The differences between nano- and coarse-grained materials in elastic, damping, strength, thermal, electric, magnetic and diffusive properties are caused not only by the small size of the grains in nanomaterials, but also by a special state of the surface or borders of grains in them . One of the areas of nanotechnology is the creation of samples from nanosized powders while maintaining a very small grain size. It is expected that these samples will have high ductility and density, which will affect their strength and hardness. It is known that the smaller is the grain size and the more developed is granular structure, the stronger and firmer are the samples. However, nanopowders used for obtaining such samples, contain strong hard-destructible agglomerates of nanoparticles , which requires use of non-standard methods of compaction, for example, hot pressing. The present paper analyses the samples created from nanopowder of nickel and silver. Nickel is the basis of most superalloys – heat-resistant materials. It is used in the plating (coating on the surface of another metal to protect it from corrosion), in the production of batteries, chemical and radiation technologies, medicine, coinage alloys, production of strings for musical instruments.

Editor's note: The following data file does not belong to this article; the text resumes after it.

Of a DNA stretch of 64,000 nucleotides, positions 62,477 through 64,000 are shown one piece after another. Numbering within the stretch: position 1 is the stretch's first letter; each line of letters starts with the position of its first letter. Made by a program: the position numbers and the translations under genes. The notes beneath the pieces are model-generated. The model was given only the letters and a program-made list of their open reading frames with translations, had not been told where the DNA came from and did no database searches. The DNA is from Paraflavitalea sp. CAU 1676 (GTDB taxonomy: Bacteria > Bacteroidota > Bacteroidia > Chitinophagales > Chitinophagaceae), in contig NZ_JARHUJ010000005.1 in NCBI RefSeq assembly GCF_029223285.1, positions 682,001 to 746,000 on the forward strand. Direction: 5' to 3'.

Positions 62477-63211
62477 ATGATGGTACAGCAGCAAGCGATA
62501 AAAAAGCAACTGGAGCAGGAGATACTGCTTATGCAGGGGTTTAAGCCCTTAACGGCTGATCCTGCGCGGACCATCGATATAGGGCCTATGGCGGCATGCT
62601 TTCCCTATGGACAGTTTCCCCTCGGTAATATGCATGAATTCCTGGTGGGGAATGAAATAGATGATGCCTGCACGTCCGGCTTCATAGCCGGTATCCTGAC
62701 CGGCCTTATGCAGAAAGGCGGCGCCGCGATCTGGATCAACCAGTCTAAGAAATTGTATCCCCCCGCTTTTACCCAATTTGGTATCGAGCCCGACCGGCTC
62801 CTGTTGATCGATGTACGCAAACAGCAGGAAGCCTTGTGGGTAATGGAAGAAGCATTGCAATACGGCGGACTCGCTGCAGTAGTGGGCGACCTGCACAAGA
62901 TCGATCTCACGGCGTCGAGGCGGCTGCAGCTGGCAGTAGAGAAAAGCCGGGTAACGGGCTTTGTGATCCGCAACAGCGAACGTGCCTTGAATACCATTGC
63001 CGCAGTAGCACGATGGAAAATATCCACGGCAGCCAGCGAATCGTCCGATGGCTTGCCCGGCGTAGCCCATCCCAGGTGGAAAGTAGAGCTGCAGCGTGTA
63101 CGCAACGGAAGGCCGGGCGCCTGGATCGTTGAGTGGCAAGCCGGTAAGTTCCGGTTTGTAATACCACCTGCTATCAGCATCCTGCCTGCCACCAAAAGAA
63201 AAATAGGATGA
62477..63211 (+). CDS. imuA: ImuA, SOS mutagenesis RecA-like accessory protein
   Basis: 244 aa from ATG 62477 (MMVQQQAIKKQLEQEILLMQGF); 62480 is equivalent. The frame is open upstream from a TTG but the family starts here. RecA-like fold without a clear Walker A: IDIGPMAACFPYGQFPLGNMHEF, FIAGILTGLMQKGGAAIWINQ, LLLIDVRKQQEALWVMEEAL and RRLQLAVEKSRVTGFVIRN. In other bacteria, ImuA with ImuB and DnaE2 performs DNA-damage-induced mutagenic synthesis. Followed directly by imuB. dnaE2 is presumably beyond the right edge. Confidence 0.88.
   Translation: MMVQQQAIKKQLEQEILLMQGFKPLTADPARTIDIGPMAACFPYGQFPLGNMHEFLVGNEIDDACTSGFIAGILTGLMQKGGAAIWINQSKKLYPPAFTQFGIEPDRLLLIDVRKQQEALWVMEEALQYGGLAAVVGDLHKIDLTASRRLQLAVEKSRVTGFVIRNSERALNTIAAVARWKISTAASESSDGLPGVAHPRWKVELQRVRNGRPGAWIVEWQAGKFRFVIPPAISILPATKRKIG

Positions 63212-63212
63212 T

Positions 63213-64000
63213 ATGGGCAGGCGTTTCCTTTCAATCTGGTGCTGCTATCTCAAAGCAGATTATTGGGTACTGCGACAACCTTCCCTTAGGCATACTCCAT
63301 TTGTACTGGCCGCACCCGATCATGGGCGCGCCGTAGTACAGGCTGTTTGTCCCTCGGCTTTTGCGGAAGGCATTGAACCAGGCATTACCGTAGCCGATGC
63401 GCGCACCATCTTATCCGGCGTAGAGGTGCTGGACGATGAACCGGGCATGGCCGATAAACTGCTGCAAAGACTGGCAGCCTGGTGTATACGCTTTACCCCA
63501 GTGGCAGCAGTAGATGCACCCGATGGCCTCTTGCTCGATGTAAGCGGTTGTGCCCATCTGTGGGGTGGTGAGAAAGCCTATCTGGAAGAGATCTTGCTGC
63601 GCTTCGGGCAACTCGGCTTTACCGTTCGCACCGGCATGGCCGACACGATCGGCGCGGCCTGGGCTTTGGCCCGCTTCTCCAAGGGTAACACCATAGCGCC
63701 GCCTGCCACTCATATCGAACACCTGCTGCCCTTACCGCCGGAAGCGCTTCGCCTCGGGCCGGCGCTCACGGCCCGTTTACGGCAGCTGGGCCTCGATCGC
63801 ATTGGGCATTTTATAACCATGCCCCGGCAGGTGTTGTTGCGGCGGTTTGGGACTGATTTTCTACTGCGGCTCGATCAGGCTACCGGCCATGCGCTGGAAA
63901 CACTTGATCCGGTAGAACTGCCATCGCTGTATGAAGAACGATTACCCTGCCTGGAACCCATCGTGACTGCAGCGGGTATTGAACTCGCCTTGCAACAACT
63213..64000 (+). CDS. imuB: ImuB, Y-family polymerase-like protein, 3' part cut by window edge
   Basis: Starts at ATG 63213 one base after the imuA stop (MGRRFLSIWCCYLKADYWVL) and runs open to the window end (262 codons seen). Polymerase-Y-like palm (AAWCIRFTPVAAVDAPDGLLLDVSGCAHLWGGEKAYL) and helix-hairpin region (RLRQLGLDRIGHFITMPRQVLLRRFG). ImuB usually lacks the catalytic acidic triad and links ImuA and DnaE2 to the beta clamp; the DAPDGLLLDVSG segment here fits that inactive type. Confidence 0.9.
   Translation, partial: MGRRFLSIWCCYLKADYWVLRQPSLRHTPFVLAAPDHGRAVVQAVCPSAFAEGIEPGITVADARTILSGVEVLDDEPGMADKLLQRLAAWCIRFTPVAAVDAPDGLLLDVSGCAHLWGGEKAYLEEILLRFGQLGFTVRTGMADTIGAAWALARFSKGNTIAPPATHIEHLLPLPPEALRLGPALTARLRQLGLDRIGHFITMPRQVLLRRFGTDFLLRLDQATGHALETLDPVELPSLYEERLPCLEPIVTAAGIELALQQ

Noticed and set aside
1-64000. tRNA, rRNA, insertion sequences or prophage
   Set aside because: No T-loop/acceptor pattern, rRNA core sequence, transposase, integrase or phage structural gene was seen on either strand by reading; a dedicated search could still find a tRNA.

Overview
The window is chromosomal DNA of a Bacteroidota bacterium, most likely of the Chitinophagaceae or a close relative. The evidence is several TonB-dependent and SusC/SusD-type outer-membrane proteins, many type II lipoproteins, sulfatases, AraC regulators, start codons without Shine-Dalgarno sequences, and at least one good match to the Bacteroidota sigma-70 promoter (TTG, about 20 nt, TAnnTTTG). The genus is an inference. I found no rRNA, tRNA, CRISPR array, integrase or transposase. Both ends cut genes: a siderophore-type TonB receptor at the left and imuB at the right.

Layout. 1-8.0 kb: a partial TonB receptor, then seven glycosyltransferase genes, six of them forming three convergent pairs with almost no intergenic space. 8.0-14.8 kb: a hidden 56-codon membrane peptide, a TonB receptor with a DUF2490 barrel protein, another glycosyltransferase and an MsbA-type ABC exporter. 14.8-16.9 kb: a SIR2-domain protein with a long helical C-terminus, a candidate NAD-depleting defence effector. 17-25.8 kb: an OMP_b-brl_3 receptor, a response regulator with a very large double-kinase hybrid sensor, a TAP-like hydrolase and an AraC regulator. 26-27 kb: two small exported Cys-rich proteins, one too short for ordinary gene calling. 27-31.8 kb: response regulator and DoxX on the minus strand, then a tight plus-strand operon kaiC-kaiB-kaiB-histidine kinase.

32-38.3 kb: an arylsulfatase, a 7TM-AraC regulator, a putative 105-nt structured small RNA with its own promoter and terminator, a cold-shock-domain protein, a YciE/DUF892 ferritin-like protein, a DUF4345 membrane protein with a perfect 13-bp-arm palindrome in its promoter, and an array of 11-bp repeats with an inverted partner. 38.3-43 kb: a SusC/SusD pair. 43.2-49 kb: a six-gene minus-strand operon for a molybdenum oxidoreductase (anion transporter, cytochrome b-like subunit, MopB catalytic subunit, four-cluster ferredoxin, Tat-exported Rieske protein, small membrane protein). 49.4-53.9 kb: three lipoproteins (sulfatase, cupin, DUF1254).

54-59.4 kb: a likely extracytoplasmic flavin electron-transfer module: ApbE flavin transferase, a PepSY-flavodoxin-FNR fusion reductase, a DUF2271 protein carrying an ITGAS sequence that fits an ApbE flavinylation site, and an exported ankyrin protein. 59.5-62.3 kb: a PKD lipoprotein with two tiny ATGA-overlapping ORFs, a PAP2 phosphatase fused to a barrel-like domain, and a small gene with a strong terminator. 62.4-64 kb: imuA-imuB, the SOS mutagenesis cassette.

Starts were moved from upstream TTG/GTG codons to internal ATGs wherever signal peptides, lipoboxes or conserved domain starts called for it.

Silver is used in electrical engineering and electronics as coating or material of the contacts and conductor in high frequency circuits, in multilayer ceramic capacitors, solders, alloys for the manufacture of cathodes for electrochemical cells, jewelry, manufacturing of coins and medals, in microwave equipment for coating the inner surface of the waveguides, as a coating for mirrors with high reflectivity, as a catalyst in oxidation reactions, as a disinfectant substance (mainly for water disinfection) and in other areas. The aim of this project was the creation using SPS (Spark Plasma Sintering – hot pressing using sintering spark plasma) of tight and solid tablets with fine-grained (sub-micron) structure from nanodispersed powders of nickel and silver. DESCRIPTION OF EXPERIMENTAL CONDITIONS Nanopowders of nickel and silver created by the Russian company NskNano by the method of electrical explosion of wire were used in researches. Nickel powder had the following features: • average particle size (APS) of 60–70 nm; • specific surface area (SSA) of 10.0 m2/g; • purity of 95.3%; • color is black; • morphology (shape of particles) is spherical. Fig.1 shows electron microscopy of this nanopowder. Silver powder (a fully crystalline silver) had the following properties: • average particle size of 90–100 nm; • specific surface area (measured by BET) of 6.5 m2/g; • purity of 99.9%; • color is grey; • bulk density of 5.8 g/cm3. Previously, to demonstrate the differences in the properties of micro- and nanopowders experiments on the compressibility of nickel nanopowder used in this project and nickel micropowder PNE-1 made by the electrolytic method (the average particle size from 40 to 70 µm) were carried out. Fig.2 shows the dependence of the relative density of powder (relative to the theoretical density of nickel of 9.8 g/cm3) on the applied pressure in the range of 1–14 MPa (at the top are presented dependencies for PNE-1, at the bottom – for the nickel nanopowder). The figure shows that the compressibility of micro- and nanopowders is different. In the main experiments, the sintering of nickel and silver nanopowders was carried out on the Sinter Land Labox device in Lavrentyev Institute of Hydrodynamics of SB RAS by the method of SPS, when the electric current pulses pass through the pre-pressed powder (in these experiments, the current was up to 2 kA at a voltage of 3–4 V). The main difference between SPS and conventional pressing (at consecutive pressing and sintering) is the application of the pulse electric current directly to the sample, which contributes to the rapid heating of the powder and preservation in a large degree of microstructural parameters in the consolidated material. Pressing was carried out at a pressure of 40 MPa and maximum temperatures of 800 and 910 °C for nickel (melting point of 1 453 °C) and 600 °C for silver (melting point of 962 °C). The heating rate was 100 °C/min with holding at maximum temperature for 3 minutes. Microhardness of all samples was studied by means of hardness tester PMT-3. The yield strength in compression and a young's modulus were determined using Zwick / Roell Z005 (Germany) machines for strength testing of materials. Electron scanning microscope ZEISS EVO-50WDS-XVP-BU in Khristianovich Institute of Theoretical and Applied Mechanics of SB RAS was used to study of cleaved samples after deposition of gold layer. RESULTS AND DISCUSSION The diameter and thickness of obtained samples of nickel amounted to 10.3–10.4 mm and 1.8–1.9 mm, the density at Tmax = 800 °C was of 8.23 g/cm3, and at Tmax = 910 °C – of 8.3 g/cm3 (0.93 relative to table value). The diameter and thickness of the obtained sample of silver was of 10.5 and 1.4 mm and the density was of 10.2 g/cm3, i.e. very high (relative density of 0.97). The microhardness of the sample of silver was of 2.7 GPa, and the microhardness of samples of nickel Hv = 5.5 GPa (table values of hardness for compact silver and nickel are of 0.25 and 0.64 GPa, respectively). The yield strength in compression for silver sample σт = 150 MPa, and for nickel samples – approximately 400 MPa (table values of the yield strength for the compact silver and nickel are 50 and 120 MPa, respectively). The young's modulus for the of silver sample E = 100 GPa, and for nickel samples is approximately 300 GPa (table values for the compact silver and nickel are 80 and 210 GPa, respectively). Fig.3 shows electron microscopy of the cleaved nickel sample at Tmax = 800 °C. The grain size of the obtained sample was approximately 500–1 000 nm. Fig.4 shows electron microscopy of the cleaved silver sample at Tmax = 600 °C. The grain size of the obtained sample was about 1–2 µm. Fig.3 and Fig.4 show that fine-grained dense samples of nickel and silver were obtained using SPS. Thus, a solid, fine-grained (0.5–2 µm), dense (relative density from 0.93 to 0.97) samples with a hardness of 2.7 GPa (for silver) and 5.5 GPa (for nickel) were obtained from nano-powders of nickel and silver using spark plasma sintering. ■ The project is supported by SB RAS (project III.23.4.1).